24

CODIFICATION OF INTERNAL REVENUE LAWS

Part III—Credits Against Tax

SEC.

31.

TAXES

OF

FOREIGN

COUNTRIES

AND

POSSESSIONS

OF

UNITED STATES.

The amount of income, war-profits, and excess-profits taxes im- posed by foreign countries or possessions of the United States

shall be allowed as a credit against the tax, to the extent provided

in section 131.

SEC. 32. TAXES WITHHELD AT SOURCE.

The amount of tax withheld at the source under section 143 or 144 shall be allowed as a credit against the tax.

SEC. 33. CREDIT FOR OVERPAYMENTS.

For credit against the tax of overpayments of taxes imposed by this chapter for other taxable years, see section 322. Part IV—Accounting Periods and Methods of Accounting

SEC. 41. GENERAL RULE.

The net income shall be computed upon the basis of the taxpayer's

annual accounting period (fiscal year or calendar year, as the case may be) in accordance with the method of accounting regularly employed in keeping the books of such taxpayer; but if no such method of accounting has been so employed, or if the method employed does not clearly reflect the income, the computation shall be made in accordance with such method as in the opinion of the Commissioner does clearly reflect the income. If the taxpayer's annual accounting period is other than a fiscal year as defined in section 48 or if the taxpayer has no annual accounting period or does not keep books, the net income shall be computed on the basis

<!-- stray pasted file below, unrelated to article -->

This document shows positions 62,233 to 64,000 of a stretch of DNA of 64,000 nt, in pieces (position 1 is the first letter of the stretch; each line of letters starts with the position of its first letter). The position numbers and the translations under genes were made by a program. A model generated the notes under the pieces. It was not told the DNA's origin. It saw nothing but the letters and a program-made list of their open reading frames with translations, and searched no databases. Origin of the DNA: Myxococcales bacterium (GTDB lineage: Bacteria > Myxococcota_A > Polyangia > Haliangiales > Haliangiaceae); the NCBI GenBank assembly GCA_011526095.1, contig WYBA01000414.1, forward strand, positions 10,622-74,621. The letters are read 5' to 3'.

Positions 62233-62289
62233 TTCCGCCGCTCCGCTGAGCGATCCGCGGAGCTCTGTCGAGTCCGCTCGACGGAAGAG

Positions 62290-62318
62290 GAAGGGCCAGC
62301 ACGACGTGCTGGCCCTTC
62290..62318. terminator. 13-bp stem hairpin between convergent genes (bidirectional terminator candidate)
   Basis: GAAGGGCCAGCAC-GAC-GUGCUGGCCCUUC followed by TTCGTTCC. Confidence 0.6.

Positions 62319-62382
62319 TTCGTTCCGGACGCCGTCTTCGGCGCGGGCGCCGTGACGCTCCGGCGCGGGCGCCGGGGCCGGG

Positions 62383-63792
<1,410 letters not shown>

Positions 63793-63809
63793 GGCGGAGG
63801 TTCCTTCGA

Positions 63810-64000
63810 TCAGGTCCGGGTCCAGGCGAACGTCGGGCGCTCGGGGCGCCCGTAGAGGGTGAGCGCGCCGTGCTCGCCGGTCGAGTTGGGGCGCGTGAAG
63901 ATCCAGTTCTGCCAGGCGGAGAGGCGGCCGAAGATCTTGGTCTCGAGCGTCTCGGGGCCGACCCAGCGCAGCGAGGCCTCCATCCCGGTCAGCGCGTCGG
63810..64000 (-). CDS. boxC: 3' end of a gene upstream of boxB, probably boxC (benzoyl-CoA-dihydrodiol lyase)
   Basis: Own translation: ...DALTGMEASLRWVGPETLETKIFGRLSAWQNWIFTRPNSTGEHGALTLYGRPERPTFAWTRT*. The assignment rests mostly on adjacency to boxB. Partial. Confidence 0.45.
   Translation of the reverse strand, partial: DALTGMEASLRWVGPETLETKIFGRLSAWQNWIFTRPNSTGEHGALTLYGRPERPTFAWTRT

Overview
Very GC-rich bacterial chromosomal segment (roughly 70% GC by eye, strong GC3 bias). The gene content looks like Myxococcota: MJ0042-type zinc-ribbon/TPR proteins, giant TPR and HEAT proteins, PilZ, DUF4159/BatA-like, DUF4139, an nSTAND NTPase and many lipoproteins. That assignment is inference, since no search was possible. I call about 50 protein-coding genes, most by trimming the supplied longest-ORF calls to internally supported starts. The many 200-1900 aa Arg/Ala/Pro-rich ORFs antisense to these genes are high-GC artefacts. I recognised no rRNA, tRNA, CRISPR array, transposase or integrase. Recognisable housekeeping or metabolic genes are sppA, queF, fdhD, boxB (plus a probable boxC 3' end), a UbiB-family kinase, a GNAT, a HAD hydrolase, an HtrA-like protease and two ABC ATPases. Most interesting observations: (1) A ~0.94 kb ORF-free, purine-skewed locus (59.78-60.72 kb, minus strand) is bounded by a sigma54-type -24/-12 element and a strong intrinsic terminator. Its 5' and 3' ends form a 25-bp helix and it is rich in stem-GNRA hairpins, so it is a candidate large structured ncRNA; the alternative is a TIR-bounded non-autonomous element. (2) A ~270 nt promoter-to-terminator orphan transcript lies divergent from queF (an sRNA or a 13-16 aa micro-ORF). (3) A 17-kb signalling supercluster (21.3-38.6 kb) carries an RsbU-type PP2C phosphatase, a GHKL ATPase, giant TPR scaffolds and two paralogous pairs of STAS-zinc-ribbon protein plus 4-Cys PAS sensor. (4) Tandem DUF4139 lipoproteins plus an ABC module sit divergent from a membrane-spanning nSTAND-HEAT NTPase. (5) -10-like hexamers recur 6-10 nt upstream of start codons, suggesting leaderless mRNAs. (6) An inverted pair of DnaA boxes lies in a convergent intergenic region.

of the calendar year. For use of inventories, see section 22 (c).

SEC. 42. PERIOD IN WHICH ITEMS OF GROSS INCOME INCLUDED.

The amount of all items of gross income shall be included in the gross income for the taxable year in which received by the taxpayer, unless, under methods of accounting permitted under section 41, any such amounts are to be properly accounted for as of a different period. In the case of the death of a taxpayer there shall be included in computing net income for the taxable period in which falls the date of his death, amounts accrued up to the date of his death if not otherwise properly includible in respect of such period or a prior period.

SEC. 43. PERIOD FOR WHICH DEDUCTIONS AND CREDITS TAKEN.

the corporation dividends

paid credit provided in section 27) provided for in this chapter shall be taken for the taxable year in which "paid or accrued" or "paid or incurred", dependent upon the method of accounting upon the basis

of

of

reflect the income the deductions

clearly

The

deductions

the

net

and

credits

is

(other

than

which

income